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The Triumph of Selling Over Marketing

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How good is your marketing? Many advisers believe they are doing great marketing because they are consistently getting new clients. In many cases, though, they are actually poor marketers. What they are good at is selling.

What’s the difference, as long as new clients keep coming on board? Relying on selling (and having a weak marketing plan) makes you work harder and exposes you to long-term risks that reduce the value of your business.

Here are a couple quick ways to tell whether you have this problem:

  • You cannot quickly and succinctly describe your ideal clien
  • You find prospective clients by reaching out to them one at a time
  • Your clients cannot easily describe your target market
  • There are lots of people in your target market who don’t know who you are
     

I knew one particularly gifted business development officer who worked for a financial advisory firm. If he got in front of someone there was a very good chance that person was going to become a client of the firm. But that was exactly the problem. It limited the firm in a couple significant ways.

Selling happens one-on-one. When this guy was on vacation, no new people were being introduced to the firm. He wasn’t scalable.

Selling is persuasion. This business development officer had a real gift for connecting with people and getting them interested in what the firm had to offer. The problem was that he would tailor the message to whatever that client responded to. There was no overriding and consistent message. Ask five or 10 of the clients he brought in what was special about that company and you would get four or five different answers. It’s really hard to build a brand when that’s the case.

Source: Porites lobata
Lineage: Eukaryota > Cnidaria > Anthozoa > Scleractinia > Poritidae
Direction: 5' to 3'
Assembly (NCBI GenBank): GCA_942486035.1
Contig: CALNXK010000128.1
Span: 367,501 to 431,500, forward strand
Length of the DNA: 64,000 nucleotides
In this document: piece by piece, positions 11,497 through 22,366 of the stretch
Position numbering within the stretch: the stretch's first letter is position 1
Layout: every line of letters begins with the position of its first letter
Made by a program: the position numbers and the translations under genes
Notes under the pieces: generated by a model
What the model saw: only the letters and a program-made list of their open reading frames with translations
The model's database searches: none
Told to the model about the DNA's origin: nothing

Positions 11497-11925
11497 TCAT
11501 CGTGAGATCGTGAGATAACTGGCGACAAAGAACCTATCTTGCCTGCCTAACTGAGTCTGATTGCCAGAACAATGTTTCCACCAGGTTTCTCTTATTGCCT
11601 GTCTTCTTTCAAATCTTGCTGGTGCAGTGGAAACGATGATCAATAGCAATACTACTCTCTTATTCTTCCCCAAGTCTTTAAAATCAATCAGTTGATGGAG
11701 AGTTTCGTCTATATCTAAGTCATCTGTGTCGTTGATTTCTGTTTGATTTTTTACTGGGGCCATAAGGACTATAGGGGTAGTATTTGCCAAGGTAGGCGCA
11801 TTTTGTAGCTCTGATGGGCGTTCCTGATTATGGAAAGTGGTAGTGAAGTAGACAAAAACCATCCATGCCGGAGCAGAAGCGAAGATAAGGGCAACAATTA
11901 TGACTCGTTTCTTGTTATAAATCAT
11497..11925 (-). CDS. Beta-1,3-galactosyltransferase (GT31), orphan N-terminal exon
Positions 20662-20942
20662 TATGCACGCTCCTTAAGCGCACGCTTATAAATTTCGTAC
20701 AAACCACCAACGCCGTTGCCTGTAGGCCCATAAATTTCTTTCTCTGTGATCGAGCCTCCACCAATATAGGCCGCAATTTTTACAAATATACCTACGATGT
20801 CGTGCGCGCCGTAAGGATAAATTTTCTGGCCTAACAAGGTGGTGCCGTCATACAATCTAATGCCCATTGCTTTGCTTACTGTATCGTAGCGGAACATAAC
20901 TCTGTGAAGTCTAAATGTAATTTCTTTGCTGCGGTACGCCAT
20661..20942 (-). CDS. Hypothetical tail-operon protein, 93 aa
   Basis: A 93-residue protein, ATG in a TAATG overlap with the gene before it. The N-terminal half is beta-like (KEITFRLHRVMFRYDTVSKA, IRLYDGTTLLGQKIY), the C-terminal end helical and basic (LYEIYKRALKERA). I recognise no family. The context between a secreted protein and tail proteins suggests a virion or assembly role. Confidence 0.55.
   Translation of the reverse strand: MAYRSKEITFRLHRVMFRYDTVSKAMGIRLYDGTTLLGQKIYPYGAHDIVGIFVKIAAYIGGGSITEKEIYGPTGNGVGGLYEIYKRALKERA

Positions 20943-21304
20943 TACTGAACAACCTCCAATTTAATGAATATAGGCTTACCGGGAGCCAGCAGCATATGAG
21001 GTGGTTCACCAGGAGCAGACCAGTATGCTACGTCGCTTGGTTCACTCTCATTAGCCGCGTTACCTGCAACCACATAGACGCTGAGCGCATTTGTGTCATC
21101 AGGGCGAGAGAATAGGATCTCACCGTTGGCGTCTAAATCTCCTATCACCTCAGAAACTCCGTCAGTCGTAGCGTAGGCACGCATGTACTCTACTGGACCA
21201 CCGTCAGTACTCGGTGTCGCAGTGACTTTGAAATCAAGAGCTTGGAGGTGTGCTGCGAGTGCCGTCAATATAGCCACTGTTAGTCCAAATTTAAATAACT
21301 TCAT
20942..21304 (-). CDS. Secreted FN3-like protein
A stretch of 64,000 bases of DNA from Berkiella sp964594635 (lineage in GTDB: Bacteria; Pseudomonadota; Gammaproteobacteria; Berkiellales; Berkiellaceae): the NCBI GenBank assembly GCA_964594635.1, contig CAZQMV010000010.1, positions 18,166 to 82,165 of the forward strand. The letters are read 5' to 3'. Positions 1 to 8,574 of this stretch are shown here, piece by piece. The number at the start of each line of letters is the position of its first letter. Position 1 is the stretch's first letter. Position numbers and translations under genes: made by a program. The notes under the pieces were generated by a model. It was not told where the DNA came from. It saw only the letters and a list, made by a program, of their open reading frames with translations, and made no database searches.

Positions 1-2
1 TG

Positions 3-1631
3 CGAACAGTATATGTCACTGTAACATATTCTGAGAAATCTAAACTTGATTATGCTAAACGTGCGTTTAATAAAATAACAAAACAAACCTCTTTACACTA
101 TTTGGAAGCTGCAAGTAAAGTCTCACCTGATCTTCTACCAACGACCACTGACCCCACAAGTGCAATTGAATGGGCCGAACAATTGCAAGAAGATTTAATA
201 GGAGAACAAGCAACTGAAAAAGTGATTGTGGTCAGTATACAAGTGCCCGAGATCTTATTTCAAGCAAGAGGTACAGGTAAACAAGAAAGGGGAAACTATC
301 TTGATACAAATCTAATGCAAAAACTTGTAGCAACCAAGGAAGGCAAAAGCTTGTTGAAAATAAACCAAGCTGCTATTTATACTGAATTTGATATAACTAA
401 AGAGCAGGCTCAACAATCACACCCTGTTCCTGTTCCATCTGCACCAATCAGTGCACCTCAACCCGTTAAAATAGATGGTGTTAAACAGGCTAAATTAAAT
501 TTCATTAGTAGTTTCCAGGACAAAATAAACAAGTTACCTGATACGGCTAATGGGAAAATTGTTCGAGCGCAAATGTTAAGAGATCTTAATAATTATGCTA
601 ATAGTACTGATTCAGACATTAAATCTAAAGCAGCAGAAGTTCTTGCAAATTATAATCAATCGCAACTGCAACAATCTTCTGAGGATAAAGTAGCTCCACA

I see a lot of this in the advisor business. As long as revenue and profit goals are being met, most advisors never question the efficacy of their marketing. But there is very little marketing going on. I call it the Triumph of Selling.

There are even bigger implications on succession planning. I used to work at a firm where two of the founding partners were the rainmakers. That’s pretty common. They sold the firm to a larger financial institution. The flow of new clients decreased to a trickle. A smart buyer would do some due diligence into where new clients come from. If they find out that every new client is the result of you going out and getting them, and your retirement would mean a serious decline in the rate of the firm’s revenue growth, that’s going to take a serious bite out of the value of your business.

Marketing and selling are both important to the health of a business. You cannot succeed without selling. Marketing sets the stage for selling. Marketing can build a brand and a reputation that gets people interested in having the selling conversation. Marketing is one to many. Marketing continues to work when you go away for the weekend. Effective marketing means that you can walk away from the business and the clients will continue to arrive.

Here are a few ways you can recognize a professional marketing effort:

  • The firm offers services that are tailored to us perspective markets needs or interests
  • The firm has a brand that communicates consistently one primary message that is distinct from the competition
  • The firm regularly appears in places its target market is likely to see it – magazines, newspapers, events, social media
  • When you describe the target market to a prospect or client they immediately think of someone specific that they know
     

How do clients find your firm? What steps do you have in your marketing plan to establish and project your brand? You have a marketing plan, right?

Make sure there is some marketing along with the selling in your client acquisition strategy. You will be able to work less, and your business will be worth more.

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